By Kayla Green
For the first time in history, Marc Chagall’s Bible-themed engravings, originally intended as a gift for his second wife, are on display to the public. The engravings are part of the “Chagall and the Bible” exhibit in Paris’s Museum of Jewish Art and History which contains 105 of Chagall’s engravings illustrating the 1956 edition of the Bible. The full exhibit consists of half of Chagall’s preliminary sketches for the book’s engravings, 25 oil paintings of Biblical scenes and watercolor and gouache mock-ups of Chagall’s glass work. These intimate and historically rich pieces lend insight into the deep complexity of Chagall’s Jewish legacy, from his identity as a Jew in exile to his reawakening upon his first visit to Israel. Most importantly, they are able to convey Chagall’s interesting perspective of what it means to be a Jew in a Christian world, as well as the Jewish aspects of Christian life.
The three-story exhibition is filled with bright colors and dramatic artistic touches. The whimsical Biblical scenes are accompanied by multi-lingual Biblical verses, ensuring comprehension for each viewer, while the gouache mock-ups of stained glass windows are eye-catching with their vivid orange and purple hues. More amazing than the splendor and beauty of Chagall’s work is the symbolism and meaning that underlies it.
Chagall’s art attempts to reconcile Jews and Christians, usually by depicting Christian beliefs and history through a Jewish lens, creating the effect that Jews and Jewish history are integral to Christian survival and legacy. In one painting, entitled White Crucifixion, Jews flee their Nazi persecutors while Jesus hangs above them on the cross, trying to protect them. This heartbreaking image exposes Chagall’s perception that gentile society could only understand the plight of the Jews in Christian terms. In fact, Chagall painted more than 100 scenes of Jesus and the crucifixion in his life. The connection between Judaism and the New Testament was a common theme in Chagall’s art, says Susan Goodman, senior curator of New York’s Jewish Museum. “It was a way of asserting an ideological challenge to the dominant Christian culture. He was asserting the Jewishness of Christ.” Here, moreover, we can see Chagall trying to downplay the “otherness” of the Jews by reasserting the original connection between Christ and Judaism.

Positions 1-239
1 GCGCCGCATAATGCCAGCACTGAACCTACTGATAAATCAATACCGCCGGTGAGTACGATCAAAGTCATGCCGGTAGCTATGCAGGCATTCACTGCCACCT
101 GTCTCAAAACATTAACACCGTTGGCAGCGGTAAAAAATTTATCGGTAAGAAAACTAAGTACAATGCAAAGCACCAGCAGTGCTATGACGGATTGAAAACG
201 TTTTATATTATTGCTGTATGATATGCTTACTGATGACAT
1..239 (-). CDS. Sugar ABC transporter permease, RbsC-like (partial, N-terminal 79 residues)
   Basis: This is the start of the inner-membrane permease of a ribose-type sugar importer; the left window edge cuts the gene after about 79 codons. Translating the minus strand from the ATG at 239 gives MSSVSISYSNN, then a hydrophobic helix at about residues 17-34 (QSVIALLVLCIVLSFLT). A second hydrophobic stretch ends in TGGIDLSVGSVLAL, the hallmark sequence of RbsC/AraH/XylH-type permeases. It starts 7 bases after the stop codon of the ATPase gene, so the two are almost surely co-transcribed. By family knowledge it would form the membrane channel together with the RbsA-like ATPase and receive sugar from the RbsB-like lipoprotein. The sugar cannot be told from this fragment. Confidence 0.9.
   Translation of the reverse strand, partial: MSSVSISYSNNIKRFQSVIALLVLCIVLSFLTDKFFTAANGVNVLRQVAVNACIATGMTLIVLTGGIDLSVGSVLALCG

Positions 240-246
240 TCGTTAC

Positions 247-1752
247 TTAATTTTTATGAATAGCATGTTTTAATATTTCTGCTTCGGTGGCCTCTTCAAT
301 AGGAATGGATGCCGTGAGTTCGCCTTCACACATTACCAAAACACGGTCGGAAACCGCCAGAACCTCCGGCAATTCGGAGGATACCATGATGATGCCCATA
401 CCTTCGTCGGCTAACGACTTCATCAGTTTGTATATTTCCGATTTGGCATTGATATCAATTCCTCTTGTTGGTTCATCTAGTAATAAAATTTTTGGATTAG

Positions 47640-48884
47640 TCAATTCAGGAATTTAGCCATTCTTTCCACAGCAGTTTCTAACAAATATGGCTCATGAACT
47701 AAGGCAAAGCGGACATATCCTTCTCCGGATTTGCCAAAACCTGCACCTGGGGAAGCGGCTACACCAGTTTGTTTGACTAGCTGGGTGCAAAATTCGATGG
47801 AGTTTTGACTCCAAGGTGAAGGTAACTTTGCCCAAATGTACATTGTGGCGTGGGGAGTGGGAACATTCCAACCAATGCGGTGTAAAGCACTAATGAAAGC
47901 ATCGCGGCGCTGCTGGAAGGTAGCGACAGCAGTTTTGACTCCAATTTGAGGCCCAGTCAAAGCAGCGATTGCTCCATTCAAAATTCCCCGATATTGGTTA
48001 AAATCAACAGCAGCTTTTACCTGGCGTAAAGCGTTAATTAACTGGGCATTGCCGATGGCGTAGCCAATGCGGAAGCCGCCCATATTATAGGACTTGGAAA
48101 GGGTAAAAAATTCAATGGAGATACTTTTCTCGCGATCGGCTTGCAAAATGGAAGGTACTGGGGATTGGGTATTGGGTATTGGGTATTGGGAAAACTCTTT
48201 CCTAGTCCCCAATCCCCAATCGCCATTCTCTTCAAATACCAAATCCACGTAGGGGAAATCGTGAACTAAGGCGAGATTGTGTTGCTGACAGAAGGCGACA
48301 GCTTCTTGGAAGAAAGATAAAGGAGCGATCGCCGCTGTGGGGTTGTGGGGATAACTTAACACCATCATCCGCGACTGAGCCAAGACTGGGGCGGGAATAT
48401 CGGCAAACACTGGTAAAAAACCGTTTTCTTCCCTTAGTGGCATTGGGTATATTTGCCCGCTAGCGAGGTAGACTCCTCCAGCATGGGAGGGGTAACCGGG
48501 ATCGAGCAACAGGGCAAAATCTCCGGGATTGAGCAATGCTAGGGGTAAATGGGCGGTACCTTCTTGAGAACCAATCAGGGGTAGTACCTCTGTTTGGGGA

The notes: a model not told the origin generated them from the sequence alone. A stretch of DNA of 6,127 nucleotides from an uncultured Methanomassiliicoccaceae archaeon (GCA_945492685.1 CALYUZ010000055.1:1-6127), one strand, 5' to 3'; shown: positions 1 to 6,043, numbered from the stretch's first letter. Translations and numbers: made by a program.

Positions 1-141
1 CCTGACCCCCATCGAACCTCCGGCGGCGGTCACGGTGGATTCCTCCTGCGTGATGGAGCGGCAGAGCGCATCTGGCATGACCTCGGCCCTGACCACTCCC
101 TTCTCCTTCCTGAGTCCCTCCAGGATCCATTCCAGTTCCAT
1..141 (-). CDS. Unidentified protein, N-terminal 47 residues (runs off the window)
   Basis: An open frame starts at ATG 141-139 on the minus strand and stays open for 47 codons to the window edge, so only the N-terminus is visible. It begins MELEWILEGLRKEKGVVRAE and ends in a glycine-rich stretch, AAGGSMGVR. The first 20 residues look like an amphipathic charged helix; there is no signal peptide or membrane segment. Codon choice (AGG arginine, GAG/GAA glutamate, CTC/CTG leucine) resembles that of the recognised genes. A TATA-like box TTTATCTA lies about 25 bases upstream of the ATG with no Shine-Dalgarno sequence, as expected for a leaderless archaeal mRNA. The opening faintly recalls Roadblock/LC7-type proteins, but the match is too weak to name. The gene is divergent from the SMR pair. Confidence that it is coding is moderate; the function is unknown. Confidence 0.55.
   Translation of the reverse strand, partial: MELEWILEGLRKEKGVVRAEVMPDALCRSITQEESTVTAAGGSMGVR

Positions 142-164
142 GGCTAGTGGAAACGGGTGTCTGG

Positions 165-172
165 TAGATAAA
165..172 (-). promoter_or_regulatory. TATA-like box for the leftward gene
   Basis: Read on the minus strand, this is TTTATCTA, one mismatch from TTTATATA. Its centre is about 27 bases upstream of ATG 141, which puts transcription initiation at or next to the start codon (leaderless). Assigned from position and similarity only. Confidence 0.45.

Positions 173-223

Chagall’s worldview represents the difficulties he faced as a Jew, from his exile from Russia to France and his eventual move to the United States during the time of World War II. The inspiration he found in his trip to Israel, where he visited Jerusalem and the Western Wall is also palpable from the exhibit. What it best describes though, is the complexity of Jewish-Gentile relations. In the middle of Paris, a city known for both philo-Semitism, and xenophobia, art-lovers are introduced to one man’s attempt to explain the plight of the Jews by emerging them in familiar Christian settings as well as his ability to demonstrate the Jewish roots of Christianity. The overall effect is both unifying and eye-opening, as it conveys that peace and understanding art can convey.
By Symi Rom-Rymer